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Alex Keith on Reviving P&G’s Beauty Business

The company is taking more risks and dabbling in incubation.

Alex Keith is re-energizing Procter & Gamble’s beauty business — now comprised mainly of legacy drugstore brands — to better compete in the mass market, which is becoming increasingly fragmented due to the rise of naturals and niche.

“Procter & Gamble’s goal is to improve people’s lives, and we put a twist on that for beauty,” said Keith, the group’s president of global hair care and beauty. “Our products have staying power…At our core, we want to create products she notices, she feels a difference and she really loves them.”

Keith took on her current position last summer as the company’s beauty business had at a critical point — sales across its core brands, including Olay, Herbal Essences and Pantene, were in the midst of a consistent slump.

“My team in China looked at me and said, ‘Olay is dead,’ and I said, ‘Well, that’s a good place to start,'” said Keith. “There had been a series of compounding bad choices…the brand was hard to shop [and] we had proliferated offerings that didn’t deliver on our promise of products that make a noticeable difference.”

In efforts to turn Olay around, Keith has eliminated 20 percent of its sku’s and upgraded the brand’s packaging. Olay has also become more active on social media and with influencers under the direction of Markus Strobel, who leads P&G’s skin-care business.

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Keith credits Strobel with reviving SK-II’s stagnating business and turning it into a key sales driver for the company.

Hair care has proven to be especially challenging for P&G. “We have the number-one and two brands in the categories in which we compete, and there was a moment when that was sufficient — that moment has passed,” said Keith. In regards to the acceleration of natural hair care in the mass market, she admitted P&G has “missed some of that happening.” To make up for it, the company has acquired two brands in the natural space — Native Deodorant and Snowberry Skin Care. Keith also revealed a partnership with Kew Gardens that is meant to help P&G speed up the pace of natural innovation by identifying active botanical ingredients it can cascade across its brand portfolios.

She noted that P&G is dabbling in brand incubation. “Part of why I think Procter & Gamble beauty went wrong is that we were so focused on our big brands, we thought they needed to meet every consumer need in the world,” said Keith, who noted that the company has recognized that its core brands can’t be what they are not. “It’s hard to make Olay a natural brand because Olay is for people who want meaningful science and products that make a difference on your skin,” she said.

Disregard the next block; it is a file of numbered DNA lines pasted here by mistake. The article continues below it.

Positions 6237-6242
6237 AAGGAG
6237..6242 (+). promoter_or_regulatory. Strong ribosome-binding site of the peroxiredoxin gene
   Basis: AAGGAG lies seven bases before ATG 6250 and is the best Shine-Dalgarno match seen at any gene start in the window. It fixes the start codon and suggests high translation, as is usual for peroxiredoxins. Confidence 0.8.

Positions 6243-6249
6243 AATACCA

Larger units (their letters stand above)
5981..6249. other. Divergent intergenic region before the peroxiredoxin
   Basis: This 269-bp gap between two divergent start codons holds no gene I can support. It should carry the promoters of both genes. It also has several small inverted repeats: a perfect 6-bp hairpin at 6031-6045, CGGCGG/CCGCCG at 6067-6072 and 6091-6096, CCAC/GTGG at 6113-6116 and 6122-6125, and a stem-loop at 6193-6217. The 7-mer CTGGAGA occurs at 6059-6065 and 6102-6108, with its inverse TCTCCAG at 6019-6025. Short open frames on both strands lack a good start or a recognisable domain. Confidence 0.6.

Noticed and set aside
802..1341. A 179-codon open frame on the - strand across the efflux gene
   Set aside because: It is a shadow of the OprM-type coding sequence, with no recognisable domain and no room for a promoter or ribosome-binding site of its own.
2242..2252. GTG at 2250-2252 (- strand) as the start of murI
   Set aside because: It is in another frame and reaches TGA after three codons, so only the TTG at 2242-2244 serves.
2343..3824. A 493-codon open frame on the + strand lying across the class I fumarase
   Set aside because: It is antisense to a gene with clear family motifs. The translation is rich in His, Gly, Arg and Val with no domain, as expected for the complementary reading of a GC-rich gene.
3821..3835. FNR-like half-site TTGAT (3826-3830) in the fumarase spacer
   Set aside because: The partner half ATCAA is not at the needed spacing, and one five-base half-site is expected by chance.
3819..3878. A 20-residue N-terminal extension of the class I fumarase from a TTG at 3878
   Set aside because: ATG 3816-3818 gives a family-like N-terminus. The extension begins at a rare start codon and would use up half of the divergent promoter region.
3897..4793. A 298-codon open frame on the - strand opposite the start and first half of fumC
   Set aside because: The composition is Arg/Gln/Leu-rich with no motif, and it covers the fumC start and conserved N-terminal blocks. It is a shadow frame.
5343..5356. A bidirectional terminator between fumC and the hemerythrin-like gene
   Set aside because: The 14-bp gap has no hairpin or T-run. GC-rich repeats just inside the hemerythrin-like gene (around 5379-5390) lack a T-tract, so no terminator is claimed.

The company is also dabbling in incubation, said Keith, noting that P&G is in the “early days” of cultivating brands internally to balance the existing portfolio. Said Keith, “Our incubation work is focused on those spaces that are meaningful, growing and probably where our core brands can’t stretch.”

As P&G sharpens its beauty strategy, Keith said the core focus will likely remain on the categories it currently plays in. “Never say never,” she said of another entry into makeup, though she reminded the audience that the company’s decision to exit the makeup category was a strategic one.

But Keith is not shying away from the prestige market. “SK-II has been successful for us and in the marketplace — that retail channel and price tier is very interesting to us, and so I think for sure we’re there and will continue to want to be there,” she said.

It is not just the company’s beauty strategy that is being rejuvenated, but the internal corporate culture as well. Keith noted she and Strobel are empowering their beauty teams to take more — if calculated — risks, and are also forming smaller teams to enable that. “We’re trying to start from the top with more gutsy, intuitive choices. P&G is a very data- and science-driven company. If all decisions are made of art and science, we tend to be 95 percent science and 5 percent art,” said Keith. “We’re trying to pull that continuum more towards the middle, because in beauty that is super important — it’s that gut feeling of what she wants and needs that makes a difference.”